"Selling Sunset": Money, sex, cat wars: The ugly look into the beautiful world of luxury real estate agents in Hollywood

Successful reality shows follow a fairly simple pattern: They drive viewers crazy - and are dramaturgically so well done that you can't look away.

"Selling Sunset": Money, sex, cat wars: The ugly look into the beautiful world of luxury real estate agents in Hollywood

Successful reality shows follow a fairly simple pattern: They drive viewers crazy - and are dramaturgically so well done that you can't look away. Anyone who has internalized this can say: Netflix is ​​broadcasting one of the best reality formats of recent years with "Selling Sunset".

At its core, the plot of "Selling Sunset" is knitted simply: the viewers look behind the scenes of the "Oppenheim Group", one of the most important real estate companies in Los Angeles. Jason and Brett Oppenheim, identical twins, are the bosses and founders - and are supported by women. Exclusively by women. At least on TV. Because in reality, the Oppenheims also hired male brokers, but they obviously didn't fit into the concept of the show. And that's where the problem starts.

It may be that viewers begin to daydream when they see what imposing mansions the luxury real estate agents are selling in the hills of Hollywood. Homes that peak at $75 million. But as impressive as the pools, the views and the facilities are, something else lures viewers to the screen: the catfights of the women who always claim to be "best friends" and "like family", the smirking, the personal dramas, the underhandedness and teasing. From, you have to admit, self-confident, strong and also successful women, who in the end also have to serve a cliché: they have to look good. If you think women look good with lots of botox on their faces and lots of silicone on their boobs. While their bosses are of course men. And the vast majority of paying customers too. What image of women does that convey? Well, maybe just what unfortunately suits this part of town on the American west coast. Welcome to Hollywood!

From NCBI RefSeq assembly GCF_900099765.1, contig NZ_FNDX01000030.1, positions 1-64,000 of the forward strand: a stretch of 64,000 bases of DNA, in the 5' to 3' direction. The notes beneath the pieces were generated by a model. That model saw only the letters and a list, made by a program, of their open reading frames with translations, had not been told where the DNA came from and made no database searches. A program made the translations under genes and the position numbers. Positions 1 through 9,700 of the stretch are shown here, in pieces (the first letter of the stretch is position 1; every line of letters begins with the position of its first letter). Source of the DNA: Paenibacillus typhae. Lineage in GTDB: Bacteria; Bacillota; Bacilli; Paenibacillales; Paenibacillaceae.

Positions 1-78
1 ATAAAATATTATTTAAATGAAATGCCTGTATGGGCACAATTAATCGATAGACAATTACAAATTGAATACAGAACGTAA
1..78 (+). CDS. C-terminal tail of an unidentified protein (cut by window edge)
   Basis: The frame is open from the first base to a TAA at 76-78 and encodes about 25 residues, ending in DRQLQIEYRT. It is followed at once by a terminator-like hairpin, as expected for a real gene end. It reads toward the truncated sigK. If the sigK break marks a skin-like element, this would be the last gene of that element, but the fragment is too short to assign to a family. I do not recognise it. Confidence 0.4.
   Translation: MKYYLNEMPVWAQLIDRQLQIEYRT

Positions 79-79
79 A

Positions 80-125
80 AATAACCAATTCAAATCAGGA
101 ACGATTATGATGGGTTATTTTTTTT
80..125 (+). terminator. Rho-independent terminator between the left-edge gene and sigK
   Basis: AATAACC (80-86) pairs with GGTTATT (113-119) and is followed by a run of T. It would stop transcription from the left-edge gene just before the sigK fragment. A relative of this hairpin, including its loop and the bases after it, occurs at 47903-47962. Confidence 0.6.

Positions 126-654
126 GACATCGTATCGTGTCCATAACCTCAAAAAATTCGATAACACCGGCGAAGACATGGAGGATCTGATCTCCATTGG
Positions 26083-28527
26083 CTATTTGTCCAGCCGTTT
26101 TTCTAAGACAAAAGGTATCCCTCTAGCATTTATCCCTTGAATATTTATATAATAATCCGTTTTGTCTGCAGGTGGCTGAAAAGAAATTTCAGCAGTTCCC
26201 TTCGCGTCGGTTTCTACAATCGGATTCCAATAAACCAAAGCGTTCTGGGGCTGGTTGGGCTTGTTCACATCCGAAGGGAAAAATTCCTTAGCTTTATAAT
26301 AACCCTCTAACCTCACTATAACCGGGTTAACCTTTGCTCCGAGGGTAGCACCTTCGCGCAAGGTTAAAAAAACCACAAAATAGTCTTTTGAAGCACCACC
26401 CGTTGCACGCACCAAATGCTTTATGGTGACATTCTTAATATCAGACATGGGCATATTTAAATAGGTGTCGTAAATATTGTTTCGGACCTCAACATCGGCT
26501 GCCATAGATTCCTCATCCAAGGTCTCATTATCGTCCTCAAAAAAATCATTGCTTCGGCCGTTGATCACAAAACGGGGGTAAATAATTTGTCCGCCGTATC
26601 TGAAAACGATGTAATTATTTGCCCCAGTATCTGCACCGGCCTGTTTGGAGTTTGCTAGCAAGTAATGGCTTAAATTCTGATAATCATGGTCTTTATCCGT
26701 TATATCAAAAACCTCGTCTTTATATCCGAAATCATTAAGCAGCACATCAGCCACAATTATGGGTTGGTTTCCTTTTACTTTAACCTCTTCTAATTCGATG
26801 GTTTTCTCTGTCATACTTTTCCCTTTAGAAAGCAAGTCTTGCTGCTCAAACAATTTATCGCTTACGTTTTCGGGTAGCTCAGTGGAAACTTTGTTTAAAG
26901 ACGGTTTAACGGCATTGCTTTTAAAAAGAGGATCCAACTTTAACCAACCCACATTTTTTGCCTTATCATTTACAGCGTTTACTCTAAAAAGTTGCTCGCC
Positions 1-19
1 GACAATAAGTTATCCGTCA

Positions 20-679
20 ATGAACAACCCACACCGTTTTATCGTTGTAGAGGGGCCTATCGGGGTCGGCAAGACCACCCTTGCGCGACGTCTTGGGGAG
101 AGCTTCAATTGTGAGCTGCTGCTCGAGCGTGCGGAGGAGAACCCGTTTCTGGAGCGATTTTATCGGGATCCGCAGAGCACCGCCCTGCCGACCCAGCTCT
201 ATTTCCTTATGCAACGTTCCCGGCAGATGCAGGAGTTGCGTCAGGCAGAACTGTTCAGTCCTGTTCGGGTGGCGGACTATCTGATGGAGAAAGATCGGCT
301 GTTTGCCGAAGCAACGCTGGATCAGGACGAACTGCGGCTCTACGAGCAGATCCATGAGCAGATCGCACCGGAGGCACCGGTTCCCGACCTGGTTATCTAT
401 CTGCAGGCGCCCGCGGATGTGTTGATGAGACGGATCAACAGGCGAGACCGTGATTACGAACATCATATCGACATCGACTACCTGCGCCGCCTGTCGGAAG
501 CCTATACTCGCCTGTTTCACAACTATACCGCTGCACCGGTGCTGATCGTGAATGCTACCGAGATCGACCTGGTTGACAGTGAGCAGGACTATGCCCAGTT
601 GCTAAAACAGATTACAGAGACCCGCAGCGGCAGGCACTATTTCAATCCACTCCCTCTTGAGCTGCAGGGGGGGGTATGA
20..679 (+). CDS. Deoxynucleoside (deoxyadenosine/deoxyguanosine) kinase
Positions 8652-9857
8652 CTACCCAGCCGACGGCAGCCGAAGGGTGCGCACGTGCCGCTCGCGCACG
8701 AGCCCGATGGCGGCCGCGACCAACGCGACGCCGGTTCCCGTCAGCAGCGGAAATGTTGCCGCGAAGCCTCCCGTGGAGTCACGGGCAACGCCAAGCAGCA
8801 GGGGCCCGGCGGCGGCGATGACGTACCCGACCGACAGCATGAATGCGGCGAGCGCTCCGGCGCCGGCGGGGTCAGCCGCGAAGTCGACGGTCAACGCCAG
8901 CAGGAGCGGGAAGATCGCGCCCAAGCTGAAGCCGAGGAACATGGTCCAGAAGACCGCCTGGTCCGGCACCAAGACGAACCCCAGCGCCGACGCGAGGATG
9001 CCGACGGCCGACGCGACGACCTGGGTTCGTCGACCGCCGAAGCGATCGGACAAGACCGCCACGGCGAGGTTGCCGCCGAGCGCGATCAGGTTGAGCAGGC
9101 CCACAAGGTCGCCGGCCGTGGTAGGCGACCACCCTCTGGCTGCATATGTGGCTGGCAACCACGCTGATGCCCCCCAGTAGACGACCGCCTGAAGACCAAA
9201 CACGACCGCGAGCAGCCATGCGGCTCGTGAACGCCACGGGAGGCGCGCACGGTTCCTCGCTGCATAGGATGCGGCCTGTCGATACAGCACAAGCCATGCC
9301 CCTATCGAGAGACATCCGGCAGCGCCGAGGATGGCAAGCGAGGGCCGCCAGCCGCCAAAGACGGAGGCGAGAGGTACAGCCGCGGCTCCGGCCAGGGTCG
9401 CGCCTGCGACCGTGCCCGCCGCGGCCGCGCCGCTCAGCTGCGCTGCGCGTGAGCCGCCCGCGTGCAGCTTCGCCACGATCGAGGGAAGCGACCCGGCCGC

For Chrishell Stause, Heather Rae Young, Christine Quinn, Maya Vander, Mary Fitzgerald, Amanza Smith and Davina Potratz, the plan is still working: the perfectly staged show has meanwhile triggered a real hype, in the USA and also in Great Britain Ladies with their (also private) superficialities are an integral part of the tabloid press, while the number of viewers increases from season to season. Money, sex, catfights. The makers of "Selling Sunset" know at least as well as the brokers how to sell a product.

At the same time, they have created a show that can also be understood as an alternative to similar formats: no less well-off people are presented, no proles are dragged through the dirt, there is no insight into the abysses of our society. Instead, you only see people who are doing damn well — at least until that moment when the private dramas begin. Because, reality says hello, they cannot be solved with the horrendous sums that the brokers rake in when they have successfully brokered a luxury property.

Only the producers know how much of the divas' fake smiles are real. Of course, the series is scripted, of course everyone involved knows that there are cameras everywhere, but the fact is that all the characters involved exist in reality. "Selling Sunset" isn't about truth anyway. It's about taking viewers into a world that most people can only dream of, if they want to dream about it. And then to show them that looking into the beautiful, fake world of Hollywood is pretty ugly.

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